Keywords: Participatory monitoring and evaluation; Implementation research; maternal and newborn health; Decision-making; Stakeholders
    JEL: J1
    Date: 2017–12–28
  4. By: Grustam, Andrija S; Vrijhoef, Hubertus J. M.; Cordella, Antonio; Koymans, Ron; Severens, Johan L
    Abstract: For telemonitoring to support care coordination, a sound business model is conditional. The aim of this study is to explore the systemic and economic differences in care coordination via business-to-business and business-to-consumer models for telemonitoring patients with chronic diseases.
    Keywords: Case management; chronic disease; costs; telemedicine; commerce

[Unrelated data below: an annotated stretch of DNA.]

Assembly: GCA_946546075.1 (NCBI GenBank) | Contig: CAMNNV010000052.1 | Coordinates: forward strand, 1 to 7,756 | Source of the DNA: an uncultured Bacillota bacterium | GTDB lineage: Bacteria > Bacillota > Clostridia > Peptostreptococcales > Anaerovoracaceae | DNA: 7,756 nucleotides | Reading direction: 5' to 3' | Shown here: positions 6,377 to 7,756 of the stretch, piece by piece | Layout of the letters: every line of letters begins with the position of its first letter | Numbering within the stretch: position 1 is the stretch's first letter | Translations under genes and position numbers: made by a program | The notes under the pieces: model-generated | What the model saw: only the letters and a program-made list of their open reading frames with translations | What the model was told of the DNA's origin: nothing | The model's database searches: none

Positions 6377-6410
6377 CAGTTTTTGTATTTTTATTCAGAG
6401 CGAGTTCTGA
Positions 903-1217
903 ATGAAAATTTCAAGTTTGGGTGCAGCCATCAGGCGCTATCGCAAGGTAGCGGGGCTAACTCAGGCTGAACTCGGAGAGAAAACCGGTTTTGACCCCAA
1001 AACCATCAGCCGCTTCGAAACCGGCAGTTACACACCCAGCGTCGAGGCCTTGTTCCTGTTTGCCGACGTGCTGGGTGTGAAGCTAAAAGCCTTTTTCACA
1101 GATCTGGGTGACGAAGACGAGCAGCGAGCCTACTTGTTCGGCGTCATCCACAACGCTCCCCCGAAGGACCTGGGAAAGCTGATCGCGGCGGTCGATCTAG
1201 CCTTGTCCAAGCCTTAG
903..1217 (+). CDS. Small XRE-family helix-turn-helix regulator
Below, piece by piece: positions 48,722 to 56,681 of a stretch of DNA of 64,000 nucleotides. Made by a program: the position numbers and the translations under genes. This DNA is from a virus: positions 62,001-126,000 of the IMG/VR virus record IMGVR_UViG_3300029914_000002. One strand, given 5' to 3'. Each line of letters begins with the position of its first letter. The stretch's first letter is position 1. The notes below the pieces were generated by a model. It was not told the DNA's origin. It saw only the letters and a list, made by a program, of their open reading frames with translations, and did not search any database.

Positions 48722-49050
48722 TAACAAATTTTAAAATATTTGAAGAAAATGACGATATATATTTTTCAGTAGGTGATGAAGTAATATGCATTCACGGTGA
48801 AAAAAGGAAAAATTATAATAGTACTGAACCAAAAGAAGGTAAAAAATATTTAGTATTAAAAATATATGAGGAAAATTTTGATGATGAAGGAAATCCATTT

JEL: J1 J50
    Date: 2017–12–14
  5. By: Martha Bleeker; James Mabli; Mary Kay Fox; Betina Jean-Louis; Marlene Fox
    Abstract: This issue brief focuses on body mass index (BMI)-based outcomes of overweight and obese middle and high school students who received both the Prevention and Get Fit components of Healthy Harlem, after two and three years.
    Keywords: Healthy Harlem, BMI, body mass index, childhood obesity, nutrition, obese, overweight, afterschool program, Harlem Children’s zone, student health
    JEL: I0 I1 I
  6. By: Martha Bleeker; James Mabli; Mary Kay Fox; Betina Jean-Louis; Marlene Fox
    Abstract: This issue brief focuses on fitness outcomes of overweight and obese middle and high school students who received both the Prevention and Get Fit components of Healthy Harlem, after two and three years.
    Keywords: Healthy Harlem, physical fitness, childhood obesity, nutrition, afterschool program, Harlem Children's Zone, student health
    JEL: I0 I1 I